Home All Categories Origins of the Black Press: New York, 1827-1847. ISBN13: 9780963070012. Origins of the Black Press : New York, 1827-1847.
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Tripp, Bernell (1992) Origins of the Black Press: New York, 1827-1847. Northport, AL: Vision. Tripp, Bernell (1995) Journalism for God and man, in Chiasson, L. Jr. (e. The Press in Times of Crisis. Westport, CT: Praeger: 49–66. Ward, Samuel R. (1859) Letter to G. W. Reynolds. Weekly Anglo-African Magazine, 27 August. Wilentz, Sean (1984) Chants Democratic: New York City and the Rise of the American Working Class, 1788-1850. New York: Oxford University Press. Wilson, William J. (1853) Letter to Frederick Douglass. Frederick Douglass’ Paper, 11 March.
The Black Press, 1827-1890: The Quest for National Identity. New York: Putnam, 1971. Detwiler, Frederick G. The Negro Press in the United States. Chicago: University of Chicago Press, 1922. The Early Black Press in America, 1827-1860. Westport, CT: Greenwood Press, 1993. Gainesville: University Press of Florida, 1993. Origins of the Black Press: New York 1827-1847. Northport, AL: Vision Press, 1992. Re: African Americans in World War I. Barbeau, Arthur E. and Florette Henri. The Unknown Soldiers: African-American Troops in World War I. New York: Da Capo Press, 1996. Re: African Americans in World War II. James, C. L. et al.
Bernell Tripp,Origins of the Black Press: New York 1827-1847. American Journalism Taylor & Francis Group (Informa) 0882--2486 1. 080/08821127.
This book also takes a quick look-but only in two short chapters-at the history of advertising in this press and the roles played by African-American magazines (which is included in a chapter that also looks at radio and television). This would include, for example, the 1992 work of Bernell Tripp (Origins of the Black Press: New York 1827-1847), and, more important, the 1993 work of Frankie Hutton (The Early Black Press in America, 1827-1860). Their analyses have caused us to view the pre-emancipation African-American press as an instrument directed toward a self-conscious, sometimes elite, middle-class audience, rather than merely as an abolitionist, protest press.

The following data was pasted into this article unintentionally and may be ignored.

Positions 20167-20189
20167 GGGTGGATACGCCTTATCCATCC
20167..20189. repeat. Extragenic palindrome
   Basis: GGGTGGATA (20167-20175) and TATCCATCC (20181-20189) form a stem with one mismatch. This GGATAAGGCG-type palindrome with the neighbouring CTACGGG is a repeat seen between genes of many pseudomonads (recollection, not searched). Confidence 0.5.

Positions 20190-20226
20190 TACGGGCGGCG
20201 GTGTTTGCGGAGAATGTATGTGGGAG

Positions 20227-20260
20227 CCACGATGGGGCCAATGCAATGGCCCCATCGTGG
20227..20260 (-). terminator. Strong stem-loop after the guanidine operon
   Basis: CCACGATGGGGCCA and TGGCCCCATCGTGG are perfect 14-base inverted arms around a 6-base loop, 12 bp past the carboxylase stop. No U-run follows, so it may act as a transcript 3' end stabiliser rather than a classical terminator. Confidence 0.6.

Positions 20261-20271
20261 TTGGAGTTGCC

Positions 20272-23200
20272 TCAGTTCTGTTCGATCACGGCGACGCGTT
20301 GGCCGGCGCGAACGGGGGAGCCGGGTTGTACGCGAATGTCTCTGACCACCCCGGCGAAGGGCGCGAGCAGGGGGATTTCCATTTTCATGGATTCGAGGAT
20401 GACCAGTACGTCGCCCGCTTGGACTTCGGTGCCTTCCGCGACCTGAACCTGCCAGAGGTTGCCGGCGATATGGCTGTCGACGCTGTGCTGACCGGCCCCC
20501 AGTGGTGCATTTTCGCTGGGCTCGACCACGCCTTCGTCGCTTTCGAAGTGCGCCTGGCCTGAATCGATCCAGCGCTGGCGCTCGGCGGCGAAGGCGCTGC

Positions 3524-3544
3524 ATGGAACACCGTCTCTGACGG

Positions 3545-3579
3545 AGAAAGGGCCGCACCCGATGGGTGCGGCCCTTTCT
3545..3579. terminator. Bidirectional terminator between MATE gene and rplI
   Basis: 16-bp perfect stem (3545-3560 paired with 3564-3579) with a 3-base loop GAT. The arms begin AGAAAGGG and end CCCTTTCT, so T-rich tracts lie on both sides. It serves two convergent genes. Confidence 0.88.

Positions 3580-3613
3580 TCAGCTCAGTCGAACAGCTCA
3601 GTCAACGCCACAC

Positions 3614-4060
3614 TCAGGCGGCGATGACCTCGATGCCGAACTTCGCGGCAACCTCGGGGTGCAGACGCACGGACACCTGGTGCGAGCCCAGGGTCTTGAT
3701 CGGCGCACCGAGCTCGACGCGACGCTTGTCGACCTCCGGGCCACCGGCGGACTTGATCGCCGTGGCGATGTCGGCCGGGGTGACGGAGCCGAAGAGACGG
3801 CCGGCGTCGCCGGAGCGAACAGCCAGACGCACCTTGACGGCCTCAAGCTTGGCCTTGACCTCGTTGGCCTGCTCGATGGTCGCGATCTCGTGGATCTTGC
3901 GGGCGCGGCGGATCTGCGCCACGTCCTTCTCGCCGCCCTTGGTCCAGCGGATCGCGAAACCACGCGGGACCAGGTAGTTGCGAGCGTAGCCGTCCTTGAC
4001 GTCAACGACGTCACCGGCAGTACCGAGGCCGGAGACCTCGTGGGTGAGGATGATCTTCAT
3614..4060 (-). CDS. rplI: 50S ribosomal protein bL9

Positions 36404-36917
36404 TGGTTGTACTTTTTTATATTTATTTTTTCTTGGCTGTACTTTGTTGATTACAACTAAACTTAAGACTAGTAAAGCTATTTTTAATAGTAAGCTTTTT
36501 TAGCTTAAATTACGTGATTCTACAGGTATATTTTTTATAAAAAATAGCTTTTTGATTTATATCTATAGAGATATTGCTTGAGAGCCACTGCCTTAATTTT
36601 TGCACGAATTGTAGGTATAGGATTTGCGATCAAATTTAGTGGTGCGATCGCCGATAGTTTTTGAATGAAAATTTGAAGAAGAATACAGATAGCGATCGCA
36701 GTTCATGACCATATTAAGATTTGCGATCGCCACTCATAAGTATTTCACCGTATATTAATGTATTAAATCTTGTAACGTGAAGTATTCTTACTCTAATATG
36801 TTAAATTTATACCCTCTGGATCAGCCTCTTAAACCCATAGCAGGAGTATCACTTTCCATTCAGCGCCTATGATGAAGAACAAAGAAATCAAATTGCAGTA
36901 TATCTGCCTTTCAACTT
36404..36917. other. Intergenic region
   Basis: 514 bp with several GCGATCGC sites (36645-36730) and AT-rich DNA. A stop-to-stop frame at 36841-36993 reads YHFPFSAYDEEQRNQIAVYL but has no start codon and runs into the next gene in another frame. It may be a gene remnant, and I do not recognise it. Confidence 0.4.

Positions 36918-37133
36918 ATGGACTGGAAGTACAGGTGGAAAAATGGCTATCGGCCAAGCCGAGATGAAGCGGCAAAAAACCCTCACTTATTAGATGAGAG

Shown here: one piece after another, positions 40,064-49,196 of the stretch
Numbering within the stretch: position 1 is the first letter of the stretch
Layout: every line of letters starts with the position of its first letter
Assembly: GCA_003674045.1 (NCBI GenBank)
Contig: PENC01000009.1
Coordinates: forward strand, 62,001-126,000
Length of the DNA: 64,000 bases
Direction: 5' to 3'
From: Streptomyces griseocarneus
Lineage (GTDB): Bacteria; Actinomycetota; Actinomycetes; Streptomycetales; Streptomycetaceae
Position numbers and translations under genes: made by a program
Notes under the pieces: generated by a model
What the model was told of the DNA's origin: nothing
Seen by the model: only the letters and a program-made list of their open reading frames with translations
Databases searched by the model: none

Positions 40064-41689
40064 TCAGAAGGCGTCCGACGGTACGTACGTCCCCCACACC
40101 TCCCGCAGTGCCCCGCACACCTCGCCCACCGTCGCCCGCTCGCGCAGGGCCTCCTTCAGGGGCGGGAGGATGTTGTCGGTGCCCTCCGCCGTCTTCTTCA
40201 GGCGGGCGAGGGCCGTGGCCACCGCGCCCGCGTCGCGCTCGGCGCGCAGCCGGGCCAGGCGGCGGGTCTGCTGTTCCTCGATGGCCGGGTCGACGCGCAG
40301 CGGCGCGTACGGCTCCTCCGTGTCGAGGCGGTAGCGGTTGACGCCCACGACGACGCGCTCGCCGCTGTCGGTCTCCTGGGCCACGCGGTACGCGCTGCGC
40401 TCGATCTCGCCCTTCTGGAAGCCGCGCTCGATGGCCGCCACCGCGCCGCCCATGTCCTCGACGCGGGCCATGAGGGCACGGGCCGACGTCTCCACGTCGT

The first black press publication was Freedom’s Journal, which was printed in March 1827 in New York-the same year that slavery was abolished in the state (Daniel, 1982). In his book The Early Black Press in America: 1827 to 1860, Hutton (1993) wrote about the reliance on the free black class and explained that from the black press we witness that the middle class assumed more and more responsibility for the advancement of the race, both socially and educationally (p. 2). Like no other time in history, Hutton’s words rang. Origins of the black press: New York, 1827–1847. Northport, AL: Vision Press.
Origins of the Black Press: New York 1827-1847. Tripp, Bernell E. Black Women Journalists, 1825-1860. PhD dissertation, University of Alabama, 1993. Tuscaloosa, University of Alabama, 1993. Duster, Alfreda . ed. Crusade for Justice: The Autobiography of Ida B. Wells. Chicago: University of Chicago Press, 1970. Bloomington: Indiana University Press, 1998. The Twentieth Century Black Press. Black Journalists: The NABJ Story. Sicklerville, NJ: August Press, 1993.
Greenwood Press, 1993); Bernell Tripp, Origins of the Black Press, New York; 1827-1842 (Northport, Al. Vision Press, 1992); or Carter Bryan, "Negro Journalism in America Before Emancipation," Journalism Monographs. 10. Although beyond the scope of this essay, the Newseum could be considered one of the most successful attempts at inclusion. 39. Andie Tucher, "Froth and Sean ": Truth, Beauty, Goodness, and the Axe-Murder in the First Years of the New York Penny Press (Chapel Hill: University of North Carolina Press, 1994). 40. Liberator, 1 Jan. 1831, 1. 41.